Al's Photography Blog

Al's Photography Blog
Folly Beach, South Carolina

Friday, April 30, 2010

Scenic Sunday - Seattle Aquarium

Down near the waterfront Seattle has a good aquarium. First I'll show a scenic view from the aquarium, for the Scenic Sunday meme.
We saw divers through the glass, talking to a group of schoolchildren.
There was a pool in which people could touch starfish and other saltwater creatures.
The highlight was the undersea dome, through which all kinds of creatures could be viewed.
From this dome it was possible to look up at the surface of the water.
And finally, I think this is a seal of some kind.
This aquarium makes for a very fun day out, especially with children.
Scenic Sunday

Thursday, April 29, 2010

Skywatch Friday - Misty Pine Trees

At our elevation, sometimes we're in the clouds others are looking up at. This happened to us last week for about 24 hours straight, so I took the opportunity to go to Fox Run Park (one of my favorite places to walk Socks) and take a few photos for Skywatch Friday. They're not full of sky but I think they are still sky-related.
For more pictures of skies around the world, visit the great Skywatch Friday home page.

Monday, April 26, 2010

My World Tuesday - Snow & Socks

In my part of the world, we just had one of our big spring storms. Down the hill in Colorado Springs it was rain, but the extra elevation meant that it was all snow at our house. It dumped 15 inches (38 cm) of heavy spring snow, making the local roads challenging until the plows cleared them; even my snowblower had trouble this time. But now it's sunny and warm again, and the snow is melting quickly. So here are a couple of photos I took this morning, one of the road after the plow went through, and one of our dog Socks on top of a pile of snow.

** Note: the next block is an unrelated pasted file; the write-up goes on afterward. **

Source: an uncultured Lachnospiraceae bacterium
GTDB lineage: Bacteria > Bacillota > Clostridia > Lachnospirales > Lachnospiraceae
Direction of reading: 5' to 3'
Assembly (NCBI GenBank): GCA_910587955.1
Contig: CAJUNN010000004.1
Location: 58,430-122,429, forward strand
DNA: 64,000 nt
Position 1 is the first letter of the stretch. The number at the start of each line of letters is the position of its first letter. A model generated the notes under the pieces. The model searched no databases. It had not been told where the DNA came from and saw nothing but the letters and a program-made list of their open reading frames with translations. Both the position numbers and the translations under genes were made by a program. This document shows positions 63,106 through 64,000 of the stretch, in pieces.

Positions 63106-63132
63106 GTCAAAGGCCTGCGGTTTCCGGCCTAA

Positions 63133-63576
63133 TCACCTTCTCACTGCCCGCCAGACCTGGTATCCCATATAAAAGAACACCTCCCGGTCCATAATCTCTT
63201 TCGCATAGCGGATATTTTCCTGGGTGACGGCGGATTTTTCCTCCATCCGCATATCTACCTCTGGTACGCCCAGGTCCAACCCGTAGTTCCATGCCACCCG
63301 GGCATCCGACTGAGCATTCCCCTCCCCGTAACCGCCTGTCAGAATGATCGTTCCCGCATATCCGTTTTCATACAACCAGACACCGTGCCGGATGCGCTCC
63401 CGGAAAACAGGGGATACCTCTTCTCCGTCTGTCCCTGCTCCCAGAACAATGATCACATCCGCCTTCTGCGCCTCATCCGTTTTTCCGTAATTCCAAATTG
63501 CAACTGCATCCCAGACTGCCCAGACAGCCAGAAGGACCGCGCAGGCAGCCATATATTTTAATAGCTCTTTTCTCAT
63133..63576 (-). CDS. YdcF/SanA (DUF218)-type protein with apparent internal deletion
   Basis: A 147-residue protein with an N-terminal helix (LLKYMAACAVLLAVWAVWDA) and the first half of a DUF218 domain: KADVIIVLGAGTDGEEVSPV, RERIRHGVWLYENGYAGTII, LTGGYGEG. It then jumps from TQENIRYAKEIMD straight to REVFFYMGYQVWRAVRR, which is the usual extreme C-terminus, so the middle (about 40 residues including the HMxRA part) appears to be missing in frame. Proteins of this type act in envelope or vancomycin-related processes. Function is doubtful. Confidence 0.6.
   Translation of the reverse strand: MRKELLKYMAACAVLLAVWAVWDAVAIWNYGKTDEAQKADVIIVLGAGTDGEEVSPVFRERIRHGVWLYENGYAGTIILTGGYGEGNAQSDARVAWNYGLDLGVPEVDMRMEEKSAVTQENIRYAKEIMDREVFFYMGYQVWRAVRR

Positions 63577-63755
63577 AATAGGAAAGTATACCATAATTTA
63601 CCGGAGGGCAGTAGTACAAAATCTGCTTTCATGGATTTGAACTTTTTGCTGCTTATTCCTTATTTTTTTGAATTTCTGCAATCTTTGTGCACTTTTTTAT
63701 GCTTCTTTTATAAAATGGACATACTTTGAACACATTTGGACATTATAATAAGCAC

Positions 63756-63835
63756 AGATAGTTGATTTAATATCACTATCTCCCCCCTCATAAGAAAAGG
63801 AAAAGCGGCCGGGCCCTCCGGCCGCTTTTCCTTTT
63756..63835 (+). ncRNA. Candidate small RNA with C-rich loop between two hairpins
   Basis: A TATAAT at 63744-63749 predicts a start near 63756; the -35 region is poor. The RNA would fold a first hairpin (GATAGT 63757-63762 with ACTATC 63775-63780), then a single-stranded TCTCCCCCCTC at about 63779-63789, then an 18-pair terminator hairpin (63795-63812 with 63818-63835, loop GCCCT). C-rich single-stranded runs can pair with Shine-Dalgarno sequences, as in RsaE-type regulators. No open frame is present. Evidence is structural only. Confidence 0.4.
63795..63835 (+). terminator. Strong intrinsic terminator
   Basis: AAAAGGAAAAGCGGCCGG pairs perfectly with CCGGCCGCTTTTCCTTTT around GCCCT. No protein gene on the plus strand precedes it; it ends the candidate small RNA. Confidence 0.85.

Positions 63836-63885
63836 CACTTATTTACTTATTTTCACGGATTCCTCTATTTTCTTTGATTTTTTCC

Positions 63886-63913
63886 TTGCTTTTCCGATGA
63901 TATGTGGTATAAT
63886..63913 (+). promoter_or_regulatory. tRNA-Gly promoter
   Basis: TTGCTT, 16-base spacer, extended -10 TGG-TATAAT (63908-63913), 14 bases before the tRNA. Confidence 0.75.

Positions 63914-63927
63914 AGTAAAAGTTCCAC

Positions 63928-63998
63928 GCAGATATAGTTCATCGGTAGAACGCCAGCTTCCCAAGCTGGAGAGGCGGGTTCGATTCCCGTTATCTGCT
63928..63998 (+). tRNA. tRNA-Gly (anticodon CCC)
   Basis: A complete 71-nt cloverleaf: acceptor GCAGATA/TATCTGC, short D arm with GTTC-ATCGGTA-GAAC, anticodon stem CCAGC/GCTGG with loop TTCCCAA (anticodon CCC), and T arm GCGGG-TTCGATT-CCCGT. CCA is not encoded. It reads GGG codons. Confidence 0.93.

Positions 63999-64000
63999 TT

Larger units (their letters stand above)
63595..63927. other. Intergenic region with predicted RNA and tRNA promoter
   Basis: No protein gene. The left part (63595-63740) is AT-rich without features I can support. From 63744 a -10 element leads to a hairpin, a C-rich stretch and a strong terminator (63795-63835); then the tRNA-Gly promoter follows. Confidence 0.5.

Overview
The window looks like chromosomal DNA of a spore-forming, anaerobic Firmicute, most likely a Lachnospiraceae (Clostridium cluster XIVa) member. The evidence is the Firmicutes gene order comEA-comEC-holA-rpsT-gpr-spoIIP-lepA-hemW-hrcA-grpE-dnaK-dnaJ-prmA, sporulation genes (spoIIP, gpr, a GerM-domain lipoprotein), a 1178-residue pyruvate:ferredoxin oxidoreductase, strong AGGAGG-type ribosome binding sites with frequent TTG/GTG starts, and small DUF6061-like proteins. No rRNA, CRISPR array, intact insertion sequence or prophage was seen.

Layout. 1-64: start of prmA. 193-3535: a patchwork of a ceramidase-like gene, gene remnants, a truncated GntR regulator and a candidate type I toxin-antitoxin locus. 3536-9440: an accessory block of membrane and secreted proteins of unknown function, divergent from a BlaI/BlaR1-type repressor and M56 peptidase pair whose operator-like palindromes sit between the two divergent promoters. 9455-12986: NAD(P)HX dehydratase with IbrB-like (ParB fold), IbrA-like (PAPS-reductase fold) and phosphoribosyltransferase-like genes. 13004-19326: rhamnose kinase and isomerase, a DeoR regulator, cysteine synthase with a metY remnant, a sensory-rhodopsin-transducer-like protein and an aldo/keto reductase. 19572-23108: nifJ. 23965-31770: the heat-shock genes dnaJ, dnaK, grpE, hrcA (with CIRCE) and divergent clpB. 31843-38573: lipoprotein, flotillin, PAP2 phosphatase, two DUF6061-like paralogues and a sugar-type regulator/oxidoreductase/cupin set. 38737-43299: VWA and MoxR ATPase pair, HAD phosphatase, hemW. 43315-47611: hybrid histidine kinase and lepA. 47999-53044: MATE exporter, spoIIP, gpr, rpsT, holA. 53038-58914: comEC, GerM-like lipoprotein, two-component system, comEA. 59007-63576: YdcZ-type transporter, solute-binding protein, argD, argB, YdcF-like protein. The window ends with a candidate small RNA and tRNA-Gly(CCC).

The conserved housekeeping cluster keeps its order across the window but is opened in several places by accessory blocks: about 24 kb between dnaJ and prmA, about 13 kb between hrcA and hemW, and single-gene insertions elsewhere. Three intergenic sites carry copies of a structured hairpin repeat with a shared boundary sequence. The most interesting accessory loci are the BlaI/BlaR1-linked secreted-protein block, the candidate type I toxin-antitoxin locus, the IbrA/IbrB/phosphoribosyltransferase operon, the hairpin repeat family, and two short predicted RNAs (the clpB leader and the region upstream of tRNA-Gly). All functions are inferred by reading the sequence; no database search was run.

For warmer parts of the world, visit the My World Tuesday home page.

Friday, April 23, 2010

Scenic Sunday - Royal Gorge Bridge

For Scenic Sunday, here are some shots of the Royal Gorge Bridge. It stands 1,053 feet (321 meters) above the Arkansas River, and is 1,270 feet (384 meters) long.
The cables weigh 300 tons.
There are 1,270 wooden planks that form the road surface of the bridge. (And yes, the No Fishing signs are still posted.)
It was built in 1929, and until very recently was the highest suspension bridge in the world. (Don't try to take this next photo if you're afraid of heights.)
The towers are 150 feet high.
The views are incredible, but those are for another post.
Scenic Sunday

Thursday, April 22, 2010

Skywatch Friday - Royal Gorge Bridge

We had a visitor in town last weekend and took her to the Royal Gorge Bridge, about an hour south of Colorado Springs. It's a suspension bridge (with other assorted attractions) over 1,000 feet above the Arkansas River, and for Skywatch Friday (please click on the link to see skies from around the world) I thought I'd post a couple of sky-themed photos I took while I was there. First is a shot looking up at one of the towers while walking on the bridge. You can see the main cables running from the top to the bottom of the photo, and the cables that suspend the bridge surface coming off that (they look very thin in this picture).